licensing and merchandising

Licensing Is Here To Save The Day

LEGO once derided licensing, saying it would never move away from its core generic, unadulterated building set business. But new thinking was needed amid hard times not so many years ago, and the Star Wars license turned the company around.

Star Wars was truly just the beginning of LEGO’s licensing, and it is licensing that has made the company one of the top global toy manufacturers. Recently, I asked a cousin’s 8-year-old daughter which LEGO sets she has. (I’d been tipped off that she was heavy into Star Wars.) “I’d rather tell you which ones I’d like to get,” she replied, and proceeded to rattle off 19 sets – all of them Harry Potter – before scrunching her nose. “There are 21 I want. Which two am I forgetting?”

Certainly Angry Birds did a lot for Commonwealth Toys a few years ago. And now it will be interesting to see how Germany’s Schleich will fare. Schleich’s core business is upmarket plastic figurines of prehistoric animals, generic knights, wild life, and farm life. They tend to be sold in specialty toy stores.

Years ago, the company licensed Smurfs, and its success led Schleich to license extensively. The company had severe financial difficulties and swore off licensing, except for continuing its Smurfs relationship. It tried developing its own fantasy property, Bayala, that it hoped to license out into other categories (the property still exists, but I’m not sure much ever got licensed). And now the company’s Toy Fair presence was dominated by its new DC Comics (specifically Justice League) and Peanuts licenses. The people at the booth, who are from Schleich’s North Carolina-based U.S. distribution operation, weren’t familiar with the company history but, noted Soren Philip Hjorth, who is president of Schleich USA, “This isn’t that company.”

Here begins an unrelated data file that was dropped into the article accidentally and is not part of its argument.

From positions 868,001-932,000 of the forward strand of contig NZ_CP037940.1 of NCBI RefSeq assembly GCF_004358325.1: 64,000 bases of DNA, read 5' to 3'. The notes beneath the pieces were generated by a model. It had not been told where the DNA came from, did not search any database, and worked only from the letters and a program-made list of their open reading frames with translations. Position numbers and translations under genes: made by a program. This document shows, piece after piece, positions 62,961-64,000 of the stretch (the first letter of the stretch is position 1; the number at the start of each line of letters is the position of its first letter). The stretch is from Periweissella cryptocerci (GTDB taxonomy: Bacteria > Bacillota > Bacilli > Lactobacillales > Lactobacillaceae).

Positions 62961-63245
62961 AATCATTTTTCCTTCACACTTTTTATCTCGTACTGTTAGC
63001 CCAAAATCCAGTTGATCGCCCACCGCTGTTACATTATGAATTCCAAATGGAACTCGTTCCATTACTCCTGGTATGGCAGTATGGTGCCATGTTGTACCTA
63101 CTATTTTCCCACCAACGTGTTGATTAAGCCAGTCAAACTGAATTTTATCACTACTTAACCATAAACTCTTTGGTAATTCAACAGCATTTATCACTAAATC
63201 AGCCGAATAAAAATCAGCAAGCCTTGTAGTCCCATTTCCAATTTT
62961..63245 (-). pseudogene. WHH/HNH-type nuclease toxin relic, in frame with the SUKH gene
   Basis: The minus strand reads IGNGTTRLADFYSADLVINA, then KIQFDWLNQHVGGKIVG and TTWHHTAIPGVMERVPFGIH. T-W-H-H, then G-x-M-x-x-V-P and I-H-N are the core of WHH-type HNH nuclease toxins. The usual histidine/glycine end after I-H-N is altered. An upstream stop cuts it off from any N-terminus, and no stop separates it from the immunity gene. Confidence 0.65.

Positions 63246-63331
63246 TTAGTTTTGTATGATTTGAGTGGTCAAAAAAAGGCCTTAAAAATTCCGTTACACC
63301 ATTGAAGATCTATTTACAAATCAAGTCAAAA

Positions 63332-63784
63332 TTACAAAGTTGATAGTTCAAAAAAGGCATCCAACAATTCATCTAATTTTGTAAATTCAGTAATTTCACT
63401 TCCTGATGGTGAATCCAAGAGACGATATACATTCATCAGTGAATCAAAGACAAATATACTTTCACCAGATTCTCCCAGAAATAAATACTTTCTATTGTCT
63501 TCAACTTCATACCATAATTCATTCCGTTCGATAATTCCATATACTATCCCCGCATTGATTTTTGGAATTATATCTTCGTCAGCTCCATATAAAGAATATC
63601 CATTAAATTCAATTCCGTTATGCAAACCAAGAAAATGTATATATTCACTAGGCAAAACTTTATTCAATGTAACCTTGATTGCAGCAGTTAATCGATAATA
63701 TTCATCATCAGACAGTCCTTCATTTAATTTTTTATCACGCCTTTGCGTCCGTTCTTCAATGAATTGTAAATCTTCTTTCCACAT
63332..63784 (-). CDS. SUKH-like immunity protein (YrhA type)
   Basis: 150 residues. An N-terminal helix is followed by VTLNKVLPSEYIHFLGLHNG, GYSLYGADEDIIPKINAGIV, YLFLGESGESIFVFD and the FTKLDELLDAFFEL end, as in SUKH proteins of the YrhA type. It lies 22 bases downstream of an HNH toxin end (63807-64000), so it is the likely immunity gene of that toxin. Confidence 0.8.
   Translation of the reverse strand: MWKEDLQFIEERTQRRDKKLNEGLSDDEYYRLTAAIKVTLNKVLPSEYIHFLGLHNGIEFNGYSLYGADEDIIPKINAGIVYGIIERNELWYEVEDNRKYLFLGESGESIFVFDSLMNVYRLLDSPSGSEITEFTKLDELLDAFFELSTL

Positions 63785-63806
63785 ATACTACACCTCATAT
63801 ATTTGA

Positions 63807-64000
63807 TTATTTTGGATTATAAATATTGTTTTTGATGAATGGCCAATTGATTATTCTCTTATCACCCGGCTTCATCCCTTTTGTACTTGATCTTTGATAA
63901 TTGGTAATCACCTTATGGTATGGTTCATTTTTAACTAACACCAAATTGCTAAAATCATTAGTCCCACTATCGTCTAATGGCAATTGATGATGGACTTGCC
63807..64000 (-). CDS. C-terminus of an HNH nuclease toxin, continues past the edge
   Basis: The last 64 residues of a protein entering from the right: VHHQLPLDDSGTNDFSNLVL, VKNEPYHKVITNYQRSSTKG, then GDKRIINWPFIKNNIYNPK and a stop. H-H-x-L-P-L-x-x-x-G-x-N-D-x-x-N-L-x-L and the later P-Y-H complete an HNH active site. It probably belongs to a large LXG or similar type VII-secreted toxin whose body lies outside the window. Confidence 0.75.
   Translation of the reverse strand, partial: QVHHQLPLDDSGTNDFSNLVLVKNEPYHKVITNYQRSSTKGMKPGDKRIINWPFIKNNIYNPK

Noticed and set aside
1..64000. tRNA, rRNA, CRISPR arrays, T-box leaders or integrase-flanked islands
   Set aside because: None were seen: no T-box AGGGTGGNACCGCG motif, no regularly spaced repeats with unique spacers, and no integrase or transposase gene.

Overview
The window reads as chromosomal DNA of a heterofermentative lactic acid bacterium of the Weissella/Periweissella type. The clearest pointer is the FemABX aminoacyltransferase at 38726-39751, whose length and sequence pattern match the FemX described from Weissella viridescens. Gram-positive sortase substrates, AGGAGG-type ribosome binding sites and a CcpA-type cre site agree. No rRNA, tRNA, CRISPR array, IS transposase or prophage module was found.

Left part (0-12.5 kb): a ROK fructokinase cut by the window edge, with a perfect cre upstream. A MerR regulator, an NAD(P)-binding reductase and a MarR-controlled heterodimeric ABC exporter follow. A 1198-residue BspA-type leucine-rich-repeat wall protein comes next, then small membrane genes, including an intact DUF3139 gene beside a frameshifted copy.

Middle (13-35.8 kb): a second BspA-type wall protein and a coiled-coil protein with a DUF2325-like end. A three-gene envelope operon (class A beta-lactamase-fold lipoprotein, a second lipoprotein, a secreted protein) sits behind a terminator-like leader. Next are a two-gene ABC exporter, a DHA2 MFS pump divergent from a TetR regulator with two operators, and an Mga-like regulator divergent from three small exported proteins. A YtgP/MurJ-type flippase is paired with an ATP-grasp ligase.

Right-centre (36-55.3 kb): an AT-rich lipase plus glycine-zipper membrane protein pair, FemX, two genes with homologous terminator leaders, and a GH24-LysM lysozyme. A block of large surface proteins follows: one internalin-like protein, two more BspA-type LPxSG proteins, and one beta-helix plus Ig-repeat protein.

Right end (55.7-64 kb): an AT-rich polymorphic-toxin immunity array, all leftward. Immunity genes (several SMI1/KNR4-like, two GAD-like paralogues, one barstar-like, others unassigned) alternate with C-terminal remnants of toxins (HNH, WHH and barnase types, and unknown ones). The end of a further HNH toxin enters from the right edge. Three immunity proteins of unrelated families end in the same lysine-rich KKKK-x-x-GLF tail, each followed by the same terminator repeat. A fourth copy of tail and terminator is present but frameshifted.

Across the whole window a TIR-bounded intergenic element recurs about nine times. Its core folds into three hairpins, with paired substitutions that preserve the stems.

When Is A Dinosaur Not A Dinosaur?

Licensed products weren’t an easy sell to the consumer on the original Jurassic Park movie. “A dinosaur is a dinosaur” is what people said at the time, or as one licensee of the upcoming sequel, Jurassic World (this June), puts it, “Dinosaurs are universal.” (No pun intended relative to the film’s distributor, Universal Studios.) This one’s also not so lovable and cuddly, at least based on the trailer. That’s usually not a positive indicator for licensing but can mean boffo at the box office, as Variety used to say.

Does Marvel Play Nicely With Others?